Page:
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Sukkat Shalom B'nei Noach



Develop yourself to the best of your ability

Gratitude is intellectually compelling, and it is a very good trait – so why are we so often ungrateful? There are two reasons for this. The first is that a person’s first impression is that everything comes by itself, and that is all coming to him. The other reason is; when I receive good from someone and I recognize that good, I became indebted to him.[1]

Rabbi Shlomo Wolbe

Everything comes by itself

When we think that, we ignore the hand that gives. That may be the hand of our neighbor and that may be the hand of G-d. We take without thinking who it comes from.

Yet it is 1 of the things we teach children at an early age. “What do you say?”… we ask when the child receives something from someone.

When we are born, we come with nothing, everything we have, we get. So, for everything we are supposed to say “neatly” thank you. Everything is really everything, health, nice weather, food, friends, help. You thank your friends, you thank G-d.

How easily the latter comes to me in prayer or with Noahide or Jewish friends. How incredibly difficult I find that to do with the other people around me. It’s a threshold of shame that I just can’t seem to get myself over. They won’t understand, they’ll think it’s stupid…shouldn’t I just be above that. I will thank G-d, if I manage to thank Him publicly when I feel it in my heart, and my mouth manages to pronounce it.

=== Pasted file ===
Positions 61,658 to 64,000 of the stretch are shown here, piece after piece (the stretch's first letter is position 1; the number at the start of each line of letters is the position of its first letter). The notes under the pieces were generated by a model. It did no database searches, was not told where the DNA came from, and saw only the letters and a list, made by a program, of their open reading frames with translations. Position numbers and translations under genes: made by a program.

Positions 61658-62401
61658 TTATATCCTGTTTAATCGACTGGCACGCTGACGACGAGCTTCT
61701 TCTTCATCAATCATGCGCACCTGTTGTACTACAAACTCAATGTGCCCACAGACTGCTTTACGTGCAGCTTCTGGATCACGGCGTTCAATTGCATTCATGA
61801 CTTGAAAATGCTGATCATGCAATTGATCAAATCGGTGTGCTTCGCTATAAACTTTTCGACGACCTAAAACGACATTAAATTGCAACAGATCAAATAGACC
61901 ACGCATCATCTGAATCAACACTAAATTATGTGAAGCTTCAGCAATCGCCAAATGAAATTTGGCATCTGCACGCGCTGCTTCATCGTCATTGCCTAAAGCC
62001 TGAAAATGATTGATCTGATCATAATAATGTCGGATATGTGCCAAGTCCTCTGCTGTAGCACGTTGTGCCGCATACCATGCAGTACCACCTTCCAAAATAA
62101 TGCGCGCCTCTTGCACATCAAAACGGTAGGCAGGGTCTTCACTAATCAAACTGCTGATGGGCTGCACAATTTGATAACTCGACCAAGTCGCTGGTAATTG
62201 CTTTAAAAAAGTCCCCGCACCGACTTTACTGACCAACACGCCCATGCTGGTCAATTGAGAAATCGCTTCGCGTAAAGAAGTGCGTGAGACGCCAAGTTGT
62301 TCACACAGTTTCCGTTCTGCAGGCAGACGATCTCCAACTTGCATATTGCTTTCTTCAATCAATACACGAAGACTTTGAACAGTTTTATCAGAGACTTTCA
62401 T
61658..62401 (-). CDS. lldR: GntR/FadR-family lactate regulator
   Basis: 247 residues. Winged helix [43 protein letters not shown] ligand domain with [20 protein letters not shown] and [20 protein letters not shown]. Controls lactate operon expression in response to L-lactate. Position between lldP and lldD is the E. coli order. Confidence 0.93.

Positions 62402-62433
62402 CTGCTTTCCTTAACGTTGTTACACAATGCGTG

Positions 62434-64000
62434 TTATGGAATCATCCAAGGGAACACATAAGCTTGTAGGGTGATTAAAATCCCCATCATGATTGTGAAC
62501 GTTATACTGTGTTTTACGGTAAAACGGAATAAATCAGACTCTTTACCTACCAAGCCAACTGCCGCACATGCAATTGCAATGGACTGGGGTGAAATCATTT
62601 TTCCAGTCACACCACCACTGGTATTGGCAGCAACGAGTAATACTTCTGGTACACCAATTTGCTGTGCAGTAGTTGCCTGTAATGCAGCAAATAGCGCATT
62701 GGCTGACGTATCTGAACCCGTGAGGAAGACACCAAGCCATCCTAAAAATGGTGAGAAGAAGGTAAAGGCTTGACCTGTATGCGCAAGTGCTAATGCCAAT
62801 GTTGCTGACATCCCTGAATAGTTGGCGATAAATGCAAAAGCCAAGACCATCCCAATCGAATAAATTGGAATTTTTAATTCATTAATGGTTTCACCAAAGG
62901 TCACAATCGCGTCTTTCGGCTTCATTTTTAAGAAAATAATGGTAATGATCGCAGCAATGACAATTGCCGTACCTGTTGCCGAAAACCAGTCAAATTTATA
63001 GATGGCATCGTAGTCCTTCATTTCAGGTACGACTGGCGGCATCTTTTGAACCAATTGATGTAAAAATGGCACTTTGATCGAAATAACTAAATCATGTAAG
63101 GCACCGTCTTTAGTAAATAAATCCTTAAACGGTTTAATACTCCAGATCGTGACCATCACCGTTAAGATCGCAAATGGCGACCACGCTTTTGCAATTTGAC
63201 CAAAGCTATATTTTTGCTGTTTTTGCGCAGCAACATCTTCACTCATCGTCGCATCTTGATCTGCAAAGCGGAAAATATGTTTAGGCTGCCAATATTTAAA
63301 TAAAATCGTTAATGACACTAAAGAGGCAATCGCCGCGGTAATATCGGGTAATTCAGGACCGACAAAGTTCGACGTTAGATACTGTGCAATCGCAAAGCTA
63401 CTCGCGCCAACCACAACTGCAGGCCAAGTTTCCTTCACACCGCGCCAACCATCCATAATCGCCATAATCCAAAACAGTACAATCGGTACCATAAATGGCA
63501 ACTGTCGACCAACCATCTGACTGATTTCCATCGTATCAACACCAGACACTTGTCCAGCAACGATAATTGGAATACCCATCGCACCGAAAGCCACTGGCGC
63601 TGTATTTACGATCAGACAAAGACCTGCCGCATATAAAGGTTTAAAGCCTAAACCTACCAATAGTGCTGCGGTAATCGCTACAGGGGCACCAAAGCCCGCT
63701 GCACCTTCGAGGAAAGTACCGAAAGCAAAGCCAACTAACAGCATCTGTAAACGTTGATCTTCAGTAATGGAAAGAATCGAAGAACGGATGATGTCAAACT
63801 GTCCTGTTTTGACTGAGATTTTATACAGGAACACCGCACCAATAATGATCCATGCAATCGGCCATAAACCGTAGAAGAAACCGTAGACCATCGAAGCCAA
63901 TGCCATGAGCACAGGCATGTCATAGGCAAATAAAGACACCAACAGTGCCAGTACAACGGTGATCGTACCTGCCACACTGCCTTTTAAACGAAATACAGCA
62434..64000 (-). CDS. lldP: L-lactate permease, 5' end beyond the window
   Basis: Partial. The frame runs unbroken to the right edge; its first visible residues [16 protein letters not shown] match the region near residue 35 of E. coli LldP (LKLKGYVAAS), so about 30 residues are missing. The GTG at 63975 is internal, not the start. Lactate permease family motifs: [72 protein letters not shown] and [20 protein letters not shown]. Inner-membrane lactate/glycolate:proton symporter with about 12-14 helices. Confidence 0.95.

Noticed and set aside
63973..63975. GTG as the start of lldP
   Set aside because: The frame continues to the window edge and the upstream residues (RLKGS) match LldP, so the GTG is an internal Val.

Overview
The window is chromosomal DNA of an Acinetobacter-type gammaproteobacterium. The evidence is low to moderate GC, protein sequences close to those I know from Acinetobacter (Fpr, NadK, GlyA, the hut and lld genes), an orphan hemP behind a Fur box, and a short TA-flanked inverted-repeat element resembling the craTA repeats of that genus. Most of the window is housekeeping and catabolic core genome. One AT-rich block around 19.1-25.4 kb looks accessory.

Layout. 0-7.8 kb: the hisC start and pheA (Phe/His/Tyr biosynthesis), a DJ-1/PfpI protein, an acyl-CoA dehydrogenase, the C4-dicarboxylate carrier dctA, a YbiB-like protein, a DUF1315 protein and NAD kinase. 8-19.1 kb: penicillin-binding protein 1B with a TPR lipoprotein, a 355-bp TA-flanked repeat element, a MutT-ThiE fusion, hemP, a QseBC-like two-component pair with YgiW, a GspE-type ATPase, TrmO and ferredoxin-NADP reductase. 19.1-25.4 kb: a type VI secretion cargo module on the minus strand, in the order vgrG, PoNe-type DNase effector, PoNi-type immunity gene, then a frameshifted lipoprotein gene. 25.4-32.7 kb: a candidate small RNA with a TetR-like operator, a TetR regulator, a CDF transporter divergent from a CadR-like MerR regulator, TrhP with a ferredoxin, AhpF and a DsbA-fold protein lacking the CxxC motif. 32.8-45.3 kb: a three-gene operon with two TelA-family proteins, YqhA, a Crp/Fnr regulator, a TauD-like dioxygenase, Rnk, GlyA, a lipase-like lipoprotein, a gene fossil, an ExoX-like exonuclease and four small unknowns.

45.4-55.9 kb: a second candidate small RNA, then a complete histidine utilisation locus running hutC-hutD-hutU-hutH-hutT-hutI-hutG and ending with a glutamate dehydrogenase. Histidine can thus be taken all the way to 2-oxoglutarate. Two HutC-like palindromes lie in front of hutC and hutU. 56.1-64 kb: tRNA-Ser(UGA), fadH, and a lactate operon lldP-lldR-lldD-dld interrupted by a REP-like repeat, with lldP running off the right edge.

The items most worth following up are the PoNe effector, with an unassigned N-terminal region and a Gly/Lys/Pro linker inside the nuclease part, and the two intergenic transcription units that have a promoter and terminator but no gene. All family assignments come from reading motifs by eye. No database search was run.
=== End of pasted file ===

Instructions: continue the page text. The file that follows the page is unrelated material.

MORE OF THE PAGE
Becoming indebted

The feeling of having to do something good in return or give something back. Why can that make us feel bad. On the contrary, it should give us joy to be able to give something back to another person.

Could the underlying reason be selfishness? We want to decide for ourselves whether to give something to another, in a way that suits us, at a time that suits us instead of responding to the needs that a person has. When we recognize that we want to change this trait, we must focus precisely on generosity. Even if it feels uncomfortable, or you’d rather not. Try to do an act of generosity every day, make this attribute develop in you more and more.

Sometimes our ego leads us to give something to others, not because we are generous, but because we want others to thank us, because we want others to be in our debt. That’s not giving, that’s bribing. This is inflating our ego, this is pride. We must then practice our attribute of humility. You could do that by reflecting on your own behavior at the end of the day. Have you given others enough space others and seen that their ideas, actions, words are good. Did you let them know that? If not, that might be a good start to a new conversation when you meet them.[2]

By Angelique Sijbolts

[1] Every Day, Holy Day by Alan Morinis
[2] Het Heilige in het Alledaagse by Alan Morinis

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